The scammers contact the victims, tell them they are implicated in crimes back home in China, and threaten harm to their families if they do not cooperate. At the same time, the scammers tell the parents in China that their child has been kidnapped, and they must pay a large ransom.
Lennon Chang, Senior Lecturer in Criminology at Monash University, says mainland Chinese and Taiwanese people have been victims of scams like this since the late 1990s.
The criminals usually collect personal information such as the student’s name, birthday, university attended and their original home. This helps to build “trust” with the victims, and convince parents that their child has been kidnapped. The crime syndicate behind the scam is usually based in another country, making crime investigation difficult.
What is new in this type of scam, says Mr Chang, is the choice to target Chinese and Taiwanese students. As the international student is separated from family, it’s hard for the family to confirm whether the kidnapping is real. If the student doesn’t contact their family or leave a message with friends, the story seems genuine, and the parents are likely to pay the ransom.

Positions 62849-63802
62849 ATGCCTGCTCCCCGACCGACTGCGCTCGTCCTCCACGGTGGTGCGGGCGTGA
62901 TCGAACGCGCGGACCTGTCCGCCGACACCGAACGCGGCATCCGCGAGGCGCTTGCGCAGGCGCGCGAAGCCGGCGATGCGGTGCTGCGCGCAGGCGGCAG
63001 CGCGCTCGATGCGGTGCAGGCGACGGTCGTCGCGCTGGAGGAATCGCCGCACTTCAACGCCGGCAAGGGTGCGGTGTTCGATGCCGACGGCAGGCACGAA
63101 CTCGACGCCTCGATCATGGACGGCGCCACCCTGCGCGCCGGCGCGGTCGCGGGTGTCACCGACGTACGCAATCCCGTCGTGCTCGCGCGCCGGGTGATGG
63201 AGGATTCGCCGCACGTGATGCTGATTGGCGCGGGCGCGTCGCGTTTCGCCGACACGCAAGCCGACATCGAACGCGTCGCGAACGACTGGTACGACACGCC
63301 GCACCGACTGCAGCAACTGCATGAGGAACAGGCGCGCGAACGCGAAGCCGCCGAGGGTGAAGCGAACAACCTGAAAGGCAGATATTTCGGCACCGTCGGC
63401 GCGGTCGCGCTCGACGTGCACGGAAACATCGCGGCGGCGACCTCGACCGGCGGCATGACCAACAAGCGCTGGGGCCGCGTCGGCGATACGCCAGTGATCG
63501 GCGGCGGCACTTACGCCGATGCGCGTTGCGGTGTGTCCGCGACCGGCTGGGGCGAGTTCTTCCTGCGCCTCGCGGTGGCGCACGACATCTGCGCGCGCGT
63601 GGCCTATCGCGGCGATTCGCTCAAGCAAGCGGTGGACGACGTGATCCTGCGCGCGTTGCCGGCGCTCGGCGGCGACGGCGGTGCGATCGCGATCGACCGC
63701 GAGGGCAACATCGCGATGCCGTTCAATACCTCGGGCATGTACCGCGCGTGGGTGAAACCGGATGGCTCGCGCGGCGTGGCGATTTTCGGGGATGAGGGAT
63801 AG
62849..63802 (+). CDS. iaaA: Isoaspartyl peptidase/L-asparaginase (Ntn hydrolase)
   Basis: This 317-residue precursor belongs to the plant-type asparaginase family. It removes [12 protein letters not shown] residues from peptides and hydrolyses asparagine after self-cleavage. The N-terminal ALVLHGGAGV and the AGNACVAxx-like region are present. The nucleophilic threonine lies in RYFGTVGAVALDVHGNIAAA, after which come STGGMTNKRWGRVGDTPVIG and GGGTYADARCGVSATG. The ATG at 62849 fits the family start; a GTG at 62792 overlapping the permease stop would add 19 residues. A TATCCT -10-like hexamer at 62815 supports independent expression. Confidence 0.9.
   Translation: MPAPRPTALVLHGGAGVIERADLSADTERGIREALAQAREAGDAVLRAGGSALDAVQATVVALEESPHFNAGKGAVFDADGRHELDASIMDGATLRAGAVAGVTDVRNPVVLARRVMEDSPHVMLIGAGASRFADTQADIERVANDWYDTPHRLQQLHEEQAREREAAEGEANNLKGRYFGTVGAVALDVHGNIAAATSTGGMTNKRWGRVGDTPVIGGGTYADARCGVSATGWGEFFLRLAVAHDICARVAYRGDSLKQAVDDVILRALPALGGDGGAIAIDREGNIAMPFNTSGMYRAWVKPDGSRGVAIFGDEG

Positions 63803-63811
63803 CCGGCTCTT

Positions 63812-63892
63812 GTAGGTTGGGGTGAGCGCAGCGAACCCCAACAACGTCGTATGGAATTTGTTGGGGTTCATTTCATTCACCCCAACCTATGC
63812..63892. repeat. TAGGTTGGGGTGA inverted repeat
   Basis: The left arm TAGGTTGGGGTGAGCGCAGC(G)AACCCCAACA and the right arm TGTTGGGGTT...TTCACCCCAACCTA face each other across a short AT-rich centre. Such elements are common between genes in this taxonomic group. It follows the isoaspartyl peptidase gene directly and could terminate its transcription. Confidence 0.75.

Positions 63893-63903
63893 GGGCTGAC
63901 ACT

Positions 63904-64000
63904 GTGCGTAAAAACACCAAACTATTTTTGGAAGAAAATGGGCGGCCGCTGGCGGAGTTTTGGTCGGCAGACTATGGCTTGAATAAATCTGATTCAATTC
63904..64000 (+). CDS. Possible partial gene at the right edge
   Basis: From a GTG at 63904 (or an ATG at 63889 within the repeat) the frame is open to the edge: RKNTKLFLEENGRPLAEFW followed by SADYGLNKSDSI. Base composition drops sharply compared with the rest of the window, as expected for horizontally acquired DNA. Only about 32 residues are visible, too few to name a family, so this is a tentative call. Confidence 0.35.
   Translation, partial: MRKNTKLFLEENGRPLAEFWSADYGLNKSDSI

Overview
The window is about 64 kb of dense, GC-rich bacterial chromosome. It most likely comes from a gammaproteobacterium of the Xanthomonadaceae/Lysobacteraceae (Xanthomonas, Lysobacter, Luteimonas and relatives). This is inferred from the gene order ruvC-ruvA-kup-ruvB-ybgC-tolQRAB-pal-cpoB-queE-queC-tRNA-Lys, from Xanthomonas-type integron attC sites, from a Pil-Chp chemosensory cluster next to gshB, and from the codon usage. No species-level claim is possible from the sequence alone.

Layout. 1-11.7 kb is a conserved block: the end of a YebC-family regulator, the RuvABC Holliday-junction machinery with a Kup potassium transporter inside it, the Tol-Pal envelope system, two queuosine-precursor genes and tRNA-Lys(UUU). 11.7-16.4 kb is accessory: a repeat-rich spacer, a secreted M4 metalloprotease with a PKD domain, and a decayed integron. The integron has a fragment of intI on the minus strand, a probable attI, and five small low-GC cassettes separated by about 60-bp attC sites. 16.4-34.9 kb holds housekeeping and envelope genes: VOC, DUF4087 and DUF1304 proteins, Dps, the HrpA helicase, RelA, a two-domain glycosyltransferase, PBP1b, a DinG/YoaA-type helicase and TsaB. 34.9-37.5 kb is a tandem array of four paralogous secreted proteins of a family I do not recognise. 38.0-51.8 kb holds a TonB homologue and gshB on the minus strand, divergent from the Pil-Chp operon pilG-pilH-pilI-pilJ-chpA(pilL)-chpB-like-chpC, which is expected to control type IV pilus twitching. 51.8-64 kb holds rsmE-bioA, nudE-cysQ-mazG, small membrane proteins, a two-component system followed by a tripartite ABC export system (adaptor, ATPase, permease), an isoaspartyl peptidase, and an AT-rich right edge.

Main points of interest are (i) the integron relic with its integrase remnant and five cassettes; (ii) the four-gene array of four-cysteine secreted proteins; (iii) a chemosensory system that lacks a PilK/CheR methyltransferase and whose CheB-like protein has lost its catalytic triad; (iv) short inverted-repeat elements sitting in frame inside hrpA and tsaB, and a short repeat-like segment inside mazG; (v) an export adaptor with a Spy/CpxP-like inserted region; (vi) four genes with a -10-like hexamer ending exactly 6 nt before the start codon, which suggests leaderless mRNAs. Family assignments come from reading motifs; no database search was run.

Mr Chang has a number of suggestions to help prevent you from becoming a victim.
Report the scam to the police immediately.
Inform and educate the parents overseas.
Students and parents should set up diverse ways of keeping in contact, such as sharing the contact information of their close friends, so the parents have another way to contact their children.
Parents should have a special way or code to indicate to each other when they really are in danger.
Make your personal information and data secure. Schools and colleges also must share this responsibility and make their own systems secure.
Be careful what information you post online, and be alert when adding a new friend on social media.
The AFP, Chinese embassy, and Taiwan Cultural and Economic Office in Canberra have all issued an alert to students about the scam.